Nineteen days into retirement, and I’m noticing that some skills required in my past careers don’t quit with retirement, which is a good thing!
Skills like zeroing in on typos. That skill will be economically beneficial if/when I seek to do freelance copyediting or proofreading.
Problem is that even practical, wholesome skills like that can have a downside…like when I can’t help spotting a typo in an inopportune context, even when I’m not intentionally trying to do so.
One good thing about retiring from teaching, after so many years: I don’t have to put myself—or any administrator–in an awkward position. Tell them what I’ve found? Keep the information to myself?
Without offending them, I tried putting myself in their positions. If I had made that mistake, would I hope some kind soul would have clued me in? (Like the Good Samaritan who lets you know when something is awry with your clothing, or there is evidence all over your face of something you just have eaten….)
Some administrators were very grateful for a typo-find; others–definitely not so.
Me to Principal (trying to be diplomatic, copyediting PTA newsletter) “If there ever were a typo in the Principal’s letter to parents, would you like to have it called to your attention?”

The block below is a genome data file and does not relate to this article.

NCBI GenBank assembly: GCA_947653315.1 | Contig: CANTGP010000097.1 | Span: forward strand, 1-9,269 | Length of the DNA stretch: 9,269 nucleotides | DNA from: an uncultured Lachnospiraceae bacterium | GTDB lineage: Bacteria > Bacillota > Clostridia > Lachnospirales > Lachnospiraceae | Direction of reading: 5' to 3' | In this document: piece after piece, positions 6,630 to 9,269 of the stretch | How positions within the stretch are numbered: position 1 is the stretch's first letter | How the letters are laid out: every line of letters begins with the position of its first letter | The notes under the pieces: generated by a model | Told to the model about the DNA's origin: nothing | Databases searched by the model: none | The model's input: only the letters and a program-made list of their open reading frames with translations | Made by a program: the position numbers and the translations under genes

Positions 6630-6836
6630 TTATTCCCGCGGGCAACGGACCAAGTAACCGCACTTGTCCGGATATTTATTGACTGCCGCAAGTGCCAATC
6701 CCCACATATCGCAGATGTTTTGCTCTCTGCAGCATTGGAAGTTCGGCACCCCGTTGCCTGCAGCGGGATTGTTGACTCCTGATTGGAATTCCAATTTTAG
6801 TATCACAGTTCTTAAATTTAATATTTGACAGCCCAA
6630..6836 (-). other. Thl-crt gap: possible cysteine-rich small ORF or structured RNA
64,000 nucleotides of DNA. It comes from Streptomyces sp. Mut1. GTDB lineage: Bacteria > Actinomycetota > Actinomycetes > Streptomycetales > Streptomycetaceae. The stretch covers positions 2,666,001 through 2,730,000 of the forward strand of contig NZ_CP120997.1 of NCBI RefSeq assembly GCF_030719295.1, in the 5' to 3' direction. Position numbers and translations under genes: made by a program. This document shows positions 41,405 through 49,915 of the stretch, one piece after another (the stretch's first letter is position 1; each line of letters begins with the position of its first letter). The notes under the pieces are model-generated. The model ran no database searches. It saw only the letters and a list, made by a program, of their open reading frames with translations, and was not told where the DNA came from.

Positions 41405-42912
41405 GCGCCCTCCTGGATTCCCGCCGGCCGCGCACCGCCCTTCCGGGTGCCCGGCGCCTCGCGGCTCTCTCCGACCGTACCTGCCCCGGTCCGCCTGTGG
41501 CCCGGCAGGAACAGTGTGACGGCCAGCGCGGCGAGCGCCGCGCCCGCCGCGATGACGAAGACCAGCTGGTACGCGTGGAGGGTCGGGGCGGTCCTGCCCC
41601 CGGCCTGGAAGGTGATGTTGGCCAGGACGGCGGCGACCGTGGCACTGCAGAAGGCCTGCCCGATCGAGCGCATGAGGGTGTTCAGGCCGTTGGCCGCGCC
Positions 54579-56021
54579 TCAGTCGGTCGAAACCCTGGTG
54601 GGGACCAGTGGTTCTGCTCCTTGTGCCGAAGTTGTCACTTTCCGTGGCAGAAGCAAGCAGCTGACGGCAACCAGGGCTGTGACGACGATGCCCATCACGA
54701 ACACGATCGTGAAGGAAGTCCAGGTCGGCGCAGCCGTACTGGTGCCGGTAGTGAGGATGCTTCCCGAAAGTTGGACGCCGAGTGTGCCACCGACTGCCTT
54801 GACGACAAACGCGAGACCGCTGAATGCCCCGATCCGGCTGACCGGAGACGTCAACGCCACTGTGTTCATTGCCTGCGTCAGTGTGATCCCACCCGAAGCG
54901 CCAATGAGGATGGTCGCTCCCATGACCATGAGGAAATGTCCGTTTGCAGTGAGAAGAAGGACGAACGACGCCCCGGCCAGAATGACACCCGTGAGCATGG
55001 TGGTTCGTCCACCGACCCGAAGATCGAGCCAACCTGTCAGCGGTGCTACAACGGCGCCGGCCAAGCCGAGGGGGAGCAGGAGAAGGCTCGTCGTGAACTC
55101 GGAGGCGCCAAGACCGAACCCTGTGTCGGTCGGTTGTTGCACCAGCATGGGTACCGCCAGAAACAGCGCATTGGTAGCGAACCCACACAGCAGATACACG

…Silence. (I guess not, even though there was such an error staring me in the face at that moment. His name on the letter. His reputation. So be it.)
Fortunately, and to their credit, not all Principals receive proofreading news as negatively.
Me to (another) Principal, the night before the District/State evaluation team is visiting; a visit we’ve been prepping for. “Was reading your very inspiring end-of-the-year letter that you posted on the main bulletin board. Couldn’t help noticing. It seems that the date of the letter is last year’s. With the impending visit tomorrow, I thought you’d like to know I have your back.”
I was correct. Principal did want to know; those evaluation teams check to see if the school posts up-to-date bulletin boards. The date on the letter was changed.
Am I going to miss those tricky conversations? No. Absolutely not. Among the various burdens from which I have been relieved, dealing with administrators’ high-profile typos is one of them.
Now, I’ll just have to deal with my own. …Which will keep me very busy, since, unfortunately, I make plenty of them.
p.s. Please do let me know as soon as you spot each one! Thank you!
Is there any delicate interaction with former supervisors you do not miss?